The Last Poets
With their politically charged raps, taut rhythms, and dedication to raising African-American consciousness, the Last Poets almost single-handedly laid the groundwork for the emergence of hip-hop. Formed in 1969, the group's combination of incendiary, politically charged verses and Afro-centric musical accompaniment, usually informed by jazz, became wildly influential, and 1970's The Last Poets and 1971's This Is Madness were unlikely hits. The group embraced a more ambitious blend of jazz and poetry on 1972's Chastisement, but by the end of the '70s, they'd quietly disbanded. After the rise of hip-hop reminded the world of their vital influence, the Last Poets returned with 1985's Oh My People, and they enjoyed a second act throughout the '90s. As American politics became turbulent following the election of Donald Trump, the Last Poets returned to the studio, as fiery and relevant as ever, for 2018's Understand What Black Is. The group arose out of the prison experiences of Jalal Mansur Nuriddin, a U.S. Army paratrooper who chose jail as an alternative to fighting in Vietnam; while incarcerated, he converted to Islam, learned to "spiel" (an early form of rapping), and befriended fellow inmates Omar Ben Hassan and Abiodun Oyewole. Upon the trio's release from prison, they returned to the impoverished ghettos of Harlem, where they joined the East Wind poetry workshop and began performing their fusion of spiels and musical backing on neighborhood street corners. On May 16, 1969 -- Malcolm X's birthday -- they officially formed the Last Poets, adopting the name from the work of South African Little Willie Copaseely, who declared the era to be the last age of poets before the complete takeover of guns. After a performance on a local television program, the group was signed by jazz producer Alan Douglas, who helmed their eye-opening eponymous debut LP in 1970. A collection condemning both white oppression ("White Man's Got a God Complex") and black stasis ("Niggas Are Scared of Revolution"), The Last Poets reached the U.S. Top Ten album charts, but before the group could mount a tour, Oyewole was sentenced to 14 years in prison after being found guilty of robbery and was replaced by percussionist Nilaja. After the 1971 follow-up This Is Madness (which landed them on President Richard Nixon's Counter-Intelligence Programming lists), Hassan joined a Southern-based religious sect; Jalal recruited former jazz drummer Suliaman El Hadi for 1972's Chastisement, which incorporated jazz-funk structures to create a sound the group dubbed "jazzoetry." Following the 1973 Jalal solo concept album Hustler's Convention (recorded under the alias Lightnin' Rod), the Last Poets issued 1974's At Last, a foray into free-form jazz; after its release, Nilaja exited, and with the exception of 1977's Delights of the Garden, the group kept a conspicuously low profile for the remainder of the decade. By the '80s, however, the proliferation of rap -- and the form's acknowledged debt to the Last Poets -- made their early records much-sought-after collectors' items; finally, in 1984, the group resurfaced with the LP Oh, My People, followed in 1988 by Freedom Express. Another layoff ensued, during which time Hassan issued a solo LP, 1993's Be Bop or Be Dead, and Jalal mentored the British acid jazz unit Galliano. In 1995, two splinter groups simultaneously reclaimed the Last Poets name; while Jalal and El Hadi teamed for the single "Scatterrap," Hassan and Oyewole issued the LP Holy Terror. In 1997, the Hassan and Oyewole edition of the Last Poets released Time Has Come; featuring guest appearances from Pharoah Sanders and Chuck D. of Public Enemy, the album was issued by Mercury's short-lived spoken word imprint Mouth Almighty. The Last Poets were inactive throughout most of the 2000s, though they made a memorable appearance on "The Corner," a track from Common's 2005 album Be, and a documentary on the group, Made in Amerikkka, was released in 2009. In the wake of the election of Donald Trump, Abiodun Oyewole and Umar Bin Hassan decided it was time for a new album from the Last Poets, and Understand What Black Is was released in May 2018. Sadly, just weeks after the album's release, Jalal Mansur Nuriddin died on June 4, 2018 after a battle with colon cancer; he was 73.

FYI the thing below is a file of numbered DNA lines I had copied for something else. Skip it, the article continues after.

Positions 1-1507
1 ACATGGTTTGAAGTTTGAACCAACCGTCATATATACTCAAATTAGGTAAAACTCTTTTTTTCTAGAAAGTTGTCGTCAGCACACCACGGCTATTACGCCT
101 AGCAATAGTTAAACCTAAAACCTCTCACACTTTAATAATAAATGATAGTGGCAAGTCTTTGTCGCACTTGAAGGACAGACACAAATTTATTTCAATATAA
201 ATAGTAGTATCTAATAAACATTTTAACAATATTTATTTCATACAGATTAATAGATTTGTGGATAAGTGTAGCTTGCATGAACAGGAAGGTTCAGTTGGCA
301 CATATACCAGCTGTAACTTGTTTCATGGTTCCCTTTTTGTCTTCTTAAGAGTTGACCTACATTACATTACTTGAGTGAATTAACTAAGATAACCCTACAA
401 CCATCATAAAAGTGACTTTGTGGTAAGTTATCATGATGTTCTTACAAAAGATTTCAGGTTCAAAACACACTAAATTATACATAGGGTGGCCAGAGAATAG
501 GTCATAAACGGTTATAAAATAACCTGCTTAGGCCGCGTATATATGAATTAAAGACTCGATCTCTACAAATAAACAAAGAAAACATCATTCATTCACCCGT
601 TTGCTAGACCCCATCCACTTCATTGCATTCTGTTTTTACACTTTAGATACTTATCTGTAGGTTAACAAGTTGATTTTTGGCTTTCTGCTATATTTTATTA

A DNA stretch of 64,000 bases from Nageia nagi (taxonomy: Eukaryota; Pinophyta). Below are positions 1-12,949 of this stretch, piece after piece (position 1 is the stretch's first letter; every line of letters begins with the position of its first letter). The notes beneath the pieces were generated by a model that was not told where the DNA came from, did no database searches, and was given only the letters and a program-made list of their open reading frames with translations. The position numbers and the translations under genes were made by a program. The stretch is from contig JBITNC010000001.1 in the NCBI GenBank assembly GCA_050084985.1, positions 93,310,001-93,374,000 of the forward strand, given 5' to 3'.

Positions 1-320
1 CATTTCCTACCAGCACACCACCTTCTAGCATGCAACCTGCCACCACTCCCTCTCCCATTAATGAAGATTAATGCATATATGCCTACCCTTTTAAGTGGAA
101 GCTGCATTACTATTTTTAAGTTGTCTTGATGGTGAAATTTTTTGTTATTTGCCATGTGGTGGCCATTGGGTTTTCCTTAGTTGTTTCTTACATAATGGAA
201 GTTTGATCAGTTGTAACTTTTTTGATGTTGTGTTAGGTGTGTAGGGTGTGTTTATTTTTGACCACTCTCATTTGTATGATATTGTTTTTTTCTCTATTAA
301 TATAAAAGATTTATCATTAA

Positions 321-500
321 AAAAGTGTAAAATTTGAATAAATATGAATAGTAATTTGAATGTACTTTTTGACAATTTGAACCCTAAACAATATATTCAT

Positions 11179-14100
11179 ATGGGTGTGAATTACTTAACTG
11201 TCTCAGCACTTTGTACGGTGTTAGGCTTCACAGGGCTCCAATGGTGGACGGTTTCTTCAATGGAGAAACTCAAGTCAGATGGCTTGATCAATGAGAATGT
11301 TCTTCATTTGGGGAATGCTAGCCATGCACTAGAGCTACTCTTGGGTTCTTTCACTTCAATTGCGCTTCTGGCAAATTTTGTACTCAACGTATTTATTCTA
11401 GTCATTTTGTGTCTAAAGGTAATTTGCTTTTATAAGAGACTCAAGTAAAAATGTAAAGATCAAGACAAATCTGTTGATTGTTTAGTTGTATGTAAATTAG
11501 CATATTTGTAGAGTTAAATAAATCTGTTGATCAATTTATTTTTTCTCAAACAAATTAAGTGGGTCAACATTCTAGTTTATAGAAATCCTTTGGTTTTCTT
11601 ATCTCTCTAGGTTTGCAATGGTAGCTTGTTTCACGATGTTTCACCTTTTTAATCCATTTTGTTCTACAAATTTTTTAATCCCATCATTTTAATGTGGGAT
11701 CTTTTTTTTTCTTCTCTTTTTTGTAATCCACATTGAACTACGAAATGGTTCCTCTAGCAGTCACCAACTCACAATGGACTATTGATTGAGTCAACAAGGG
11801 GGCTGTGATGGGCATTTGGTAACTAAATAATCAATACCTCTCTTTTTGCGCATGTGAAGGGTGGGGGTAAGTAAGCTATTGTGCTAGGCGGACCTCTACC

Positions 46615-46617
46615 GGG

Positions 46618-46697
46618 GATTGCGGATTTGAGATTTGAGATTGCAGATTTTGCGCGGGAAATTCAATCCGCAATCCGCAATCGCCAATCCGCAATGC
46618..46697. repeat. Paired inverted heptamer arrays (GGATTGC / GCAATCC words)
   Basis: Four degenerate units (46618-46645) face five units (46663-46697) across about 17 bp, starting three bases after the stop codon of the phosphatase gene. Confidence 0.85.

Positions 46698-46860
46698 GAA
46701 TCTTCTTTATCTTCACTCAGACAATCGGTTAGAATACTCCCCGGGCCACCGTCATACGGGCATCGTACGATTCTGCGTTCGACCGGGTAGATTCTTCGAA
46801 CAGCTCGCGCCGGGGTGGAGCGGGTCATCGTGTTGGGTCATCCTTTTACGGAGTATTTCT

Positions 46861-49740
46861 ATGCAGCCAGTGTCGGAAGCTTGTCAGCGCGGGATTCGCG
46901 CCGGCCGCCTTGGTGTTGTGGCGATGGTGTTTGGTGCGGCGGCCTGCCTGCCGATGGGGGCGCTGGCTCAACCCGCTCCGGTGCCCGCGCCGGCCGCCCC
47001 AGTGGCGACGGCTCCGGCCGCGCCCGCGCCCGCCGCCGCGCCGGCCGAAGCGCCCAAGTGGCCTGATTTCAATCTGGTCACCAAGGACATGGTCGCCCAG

© Jason Ankeny & Mark Deming /TiVo
© Jason Ankeny & Mark Deming /TiVo
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Hip-Hop/Rap - Released April 15, 1997 | Mercury Records
Picking up where Holy Terror and Umar Bin Hassan's solo album Be Bop or Be Dead left off, The Time Has Come is a scalding blend of avant-jazz, bebop and hip-hop, highlighted by cameos from Chuck D and Pharoah Sanders. These two guests may be impressive, but they don't steal the show -- they merely demonstrate that the Last Poets are too diverse and way too smart to be pigeonholed into one particular category. Occasionally, the record may be a bit unfocused, and its relentless barrage of avant-poetry may be headache-inducing to some, but few records are as politically powerful and articulate as this. © Leo Stanley /TiVo